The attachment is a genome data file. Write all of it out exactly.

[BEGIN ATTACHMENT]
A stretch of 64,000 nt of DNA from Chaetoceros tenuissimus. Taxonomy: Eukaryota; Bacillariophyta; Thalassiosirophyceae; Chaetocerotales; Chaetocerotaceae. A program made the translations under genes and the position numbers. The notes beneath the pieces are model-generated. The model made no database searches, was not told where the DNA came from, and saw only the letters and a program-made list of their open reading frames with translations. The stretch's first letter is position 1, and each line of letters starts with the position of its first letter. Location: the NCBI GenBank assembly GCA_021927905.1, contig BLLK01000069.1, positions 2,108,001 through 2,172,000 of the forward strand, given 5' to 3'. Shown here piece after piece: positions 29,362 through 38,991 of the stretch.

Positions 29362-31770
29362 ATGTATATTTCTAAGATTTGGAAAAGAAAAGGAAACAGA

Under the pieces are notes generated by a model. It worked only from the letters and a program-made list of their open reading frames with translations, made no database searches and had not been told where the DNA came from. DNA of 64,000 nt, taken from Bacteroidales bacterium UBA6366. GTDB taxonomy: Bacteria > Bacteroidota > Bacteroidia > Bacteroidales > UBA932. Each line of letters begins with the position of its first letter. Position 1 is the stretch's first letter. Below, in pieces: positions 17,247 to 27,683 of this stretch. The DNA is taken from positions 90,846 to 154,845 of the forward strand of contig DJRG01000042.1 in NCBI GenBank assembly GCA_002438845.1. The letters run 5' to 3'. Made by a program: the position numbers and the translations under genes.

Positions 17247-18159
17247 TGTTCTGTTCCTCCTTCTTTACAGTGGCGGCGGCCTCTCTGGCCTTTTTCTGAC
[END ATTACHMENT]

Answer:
A stretch of 64,000 nt of DNA from Chaetoceros tenuissimus. Taxonomy: Eukaryota; Bacillariophyta; Thalassiosirophyceae; Chaetocerotales; Chaetocerotaceae. A program made the translations under genes and the position numbers. The notes beneath the pieces are model-generated. The model made no database searches, was not told where the DNA came from, and saw only the letters and a program-made list of their open reading frames with translations. The stretch's first letter is position 1, and each line of letters starts with the position of its first letter. Location: the NCBI GenBank assembly GCA_021927905.1, contig BLLK01000069.1, positions 2,108,001 through 2,172,000 of the forward strand, given 5' to 3'. Shown here piece after piece: positions 29,362 through 38,991 of the stretch.

Positions 29362-31770
29362 ATGTATATTTCTAAGATTTGGAAAAGAAAAGGAAACAGA

Under the pieces are notes generated by a model. It worked only from the letters and a program-made list of their open reading frames with translations, made no database searches and had not been told where the DNA came from. DNA of 64,000 nt, taken from Bacteroidales bacterium UBA6366. GTDB taxonomy: Bacteria > Bacteroidota > Bacteroidia > Bacteroidales > UBA932. Each line of letters begins with the position of its first letter. Position 1 is the stretch's first letter. Below, in pieces: positions 17,247 to 27,683 of this stretch. The DNA is taken from positions 90,846 to 154,845 of the forward strand of contig DJRG01000042.1 in NCBI GenBank assembly GCA_002438845.1. The letters run 5' to 3'. Made by a program: the position numbers and the translations under genes.

Positions 17247-18159
17247 TGTTCTGTTCCTCCTTCTTTACAGTGGCGGCGGCCTCTCTGGCCTTTTTCTGAC